The guys in Hockey Night brought this in to studio when we were working on their upcoming record. It kind of blew us all away. There’s a pretty classic Bolan boogie tune on it called “New York City” that rules more than usual. The main lyric of the song is: “Did you ever see a woman / Coming out of New York City / With a frog in her hand” Yes!

4. ParliamentThe Clones of Dr. Funkenstein
I’m not THAT big of a Parliament fan, but I forgot I had this and gave it another listen. Man, they were weird great people.

5. Iggy PopThe Idiot / Lust for Life
I actually picked out The Idiot first but got bummed out listening to it so I just put on Lust fof Life instead. So So good. Iggy looks nice on the cover and “Some Weird Sin” and “Tonight” may be the best Iggy/Bowie moments ever. Be glad they got away from the darkness.

6. PrincePrince
There was a weird collection of cassettes that ended up in a drawer at the DFA studio. This was one of them and I might have been the only one who ever listened to it there. I put it on only for “When We’re Dancing Close and Slow.” It will surely get your girlfriend all starry-eyed, as it did mine.

7. Jorge BenA Tabua de Esmerelda
I go to this record store in the East Village sometimes called Tropicalia in Furs. The guy in there will play you some incredible music of the funky brazilian variety – just ask. It’s dangerous because you might walk in with $60 and leave with an empty wallet and maybe just two records. Jorge Ben is a sexy beast and “Errare Humanum Est” on this record will melt you.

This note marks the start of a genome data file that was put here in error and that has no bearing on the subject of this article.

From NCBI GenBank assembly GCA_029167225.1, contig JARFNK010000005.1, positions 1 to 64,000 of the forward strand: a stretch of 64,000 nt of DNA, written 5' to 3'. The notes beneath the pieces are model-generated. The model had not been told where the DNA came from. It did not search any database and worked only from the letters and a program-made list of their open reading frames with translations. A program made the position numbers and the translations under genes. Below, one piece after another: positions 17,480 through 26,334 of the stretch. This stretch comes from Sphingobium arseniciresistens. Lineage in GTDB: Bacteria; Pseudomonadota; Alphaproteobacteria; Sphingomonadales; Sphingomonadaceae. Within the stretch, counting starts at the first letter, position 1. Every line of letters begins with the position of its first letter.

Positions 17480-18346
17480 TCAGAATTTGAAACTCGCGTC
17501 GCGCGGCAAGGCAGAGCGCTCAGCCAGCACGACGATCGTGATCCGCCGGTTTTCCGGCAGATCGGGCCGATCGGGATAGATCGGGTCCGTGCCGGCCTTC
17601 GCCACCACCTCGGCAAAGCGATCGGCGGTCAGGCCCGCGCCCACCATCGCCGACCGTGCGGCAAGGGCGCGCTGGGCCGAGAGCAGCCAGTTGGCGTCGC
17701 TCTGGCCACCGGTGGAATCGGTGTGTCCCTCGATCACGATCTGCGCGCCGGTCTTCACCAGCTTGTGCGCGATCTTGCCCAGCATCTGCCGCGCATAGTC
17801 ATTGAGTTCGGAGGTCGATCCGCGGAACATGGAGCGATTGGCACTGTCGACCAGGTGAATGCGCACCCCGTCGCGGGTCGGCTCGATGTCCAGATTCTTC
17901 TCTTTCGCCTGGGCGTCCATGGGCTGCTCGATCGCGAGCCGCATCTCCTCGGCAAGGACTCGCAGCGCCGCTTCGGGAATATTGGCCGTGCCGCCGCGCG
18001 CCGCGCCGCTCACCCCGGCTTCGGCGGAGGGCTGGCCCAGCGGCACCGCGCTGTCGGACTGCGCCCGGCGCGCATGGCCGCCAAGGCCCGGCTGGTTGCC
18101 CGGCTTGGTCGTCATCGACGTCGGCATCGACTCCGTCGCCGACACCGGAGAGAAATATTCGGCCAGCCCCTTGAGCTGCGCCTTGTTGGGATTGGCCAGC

8. SyclopsI’ve Got My Eye On You
The Syclops record was released this year on DFA, but there’s still so much mystery about it. Maurice Fulton, officially the writer and producer, wouldn’t do any press, nor would he say much at all about who the musicians actually were in this “band.” His is a very original voice in electronic music, to be sure.

9. Yura Yura TeikokuHollow Me
Here is another upcoming record from the DFA camp – Death From Abroad, actually. These guys are outrageously cool. I saw them at the Music Hall of Williamsburg a few weeks ago. It was only their third time playing outside of Japan, where they’ve been making killer psychedelic-tinged rock for way longer than most anyone. They are masters, for sure.

10. Penguin Café OrchestraPenguin Café Orchestra
This is a record that came out on the Editions EG label in 1981. You can find it for like $2 in record shops – a sweet deal. Simon Jeffes, the main man behind this music, seems to be after creating the most absolutely pleasant music imaginable. It’s extreme in its gentleness, if that’s possible.

By Dusted Magazine